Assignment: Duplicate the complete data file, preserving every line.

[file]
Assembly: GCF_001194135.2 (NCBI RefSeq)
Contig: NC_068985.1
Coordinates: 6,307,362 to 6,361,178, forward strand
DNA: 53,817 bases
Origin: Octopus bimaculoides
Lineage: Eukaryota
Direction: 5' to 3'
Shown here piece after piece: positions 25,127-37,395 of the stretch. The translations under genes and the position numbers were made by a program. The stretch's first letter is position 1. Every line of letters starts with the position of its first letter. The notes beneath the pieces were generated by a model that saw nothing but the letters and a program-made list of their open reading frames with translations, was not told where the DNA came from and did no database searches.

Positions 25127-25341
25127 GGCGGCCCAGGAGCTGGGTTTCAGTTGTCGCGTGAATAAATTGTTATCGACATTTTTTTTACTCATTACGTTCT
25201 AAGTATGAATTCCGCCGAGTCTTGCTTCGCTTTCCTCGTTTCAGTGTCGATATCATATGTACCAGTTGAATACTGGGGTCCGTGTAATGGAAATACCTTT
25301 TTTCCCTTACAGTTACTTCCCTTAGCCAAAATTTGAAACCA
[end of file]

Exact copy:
Assembly: GCF_001194135.2 (NCBI RefSeq)
Contig: NC_068985.1
Coordinates: 6,307,362 to 6,361,178, forward strand
DNA: 53,817 bases
Origin: Octopus bimaculoides
Lineage: Eukaryota
Direction: 5' to 3'
Shown here piece after piece: positions 25,127-37,395 of the stretch. The translations under genes and the position numbers were made by a program. The stretch's first letter is position 1. Every line of letters starts with the position of its first letter. The notes beneath the pieces were generated by a model that saw nothing but the letters and a program-made list of their open reading frames with translations, was not told where the DNA came from and did no database searches.

Positions 25127-25341
25127 GGCGGCCCAGGAGCTGGGTTTCAGTTGTCGCGTGAATAAATTGTTATCGACATTTTTTTTACTCATTACGTTCT
25201 AAGTATGAATTCCGCCGAGTCTTGCTTCGCTTTCCTCGTTTCAGTGTCGATATCATATGTACCAGTTGAATACTGGGGTCCGTGTAATGGAAATACCTTT
25301 TTTCCCTTACAGTTACTTCCCTTAGCCAAAATTTGAAACCA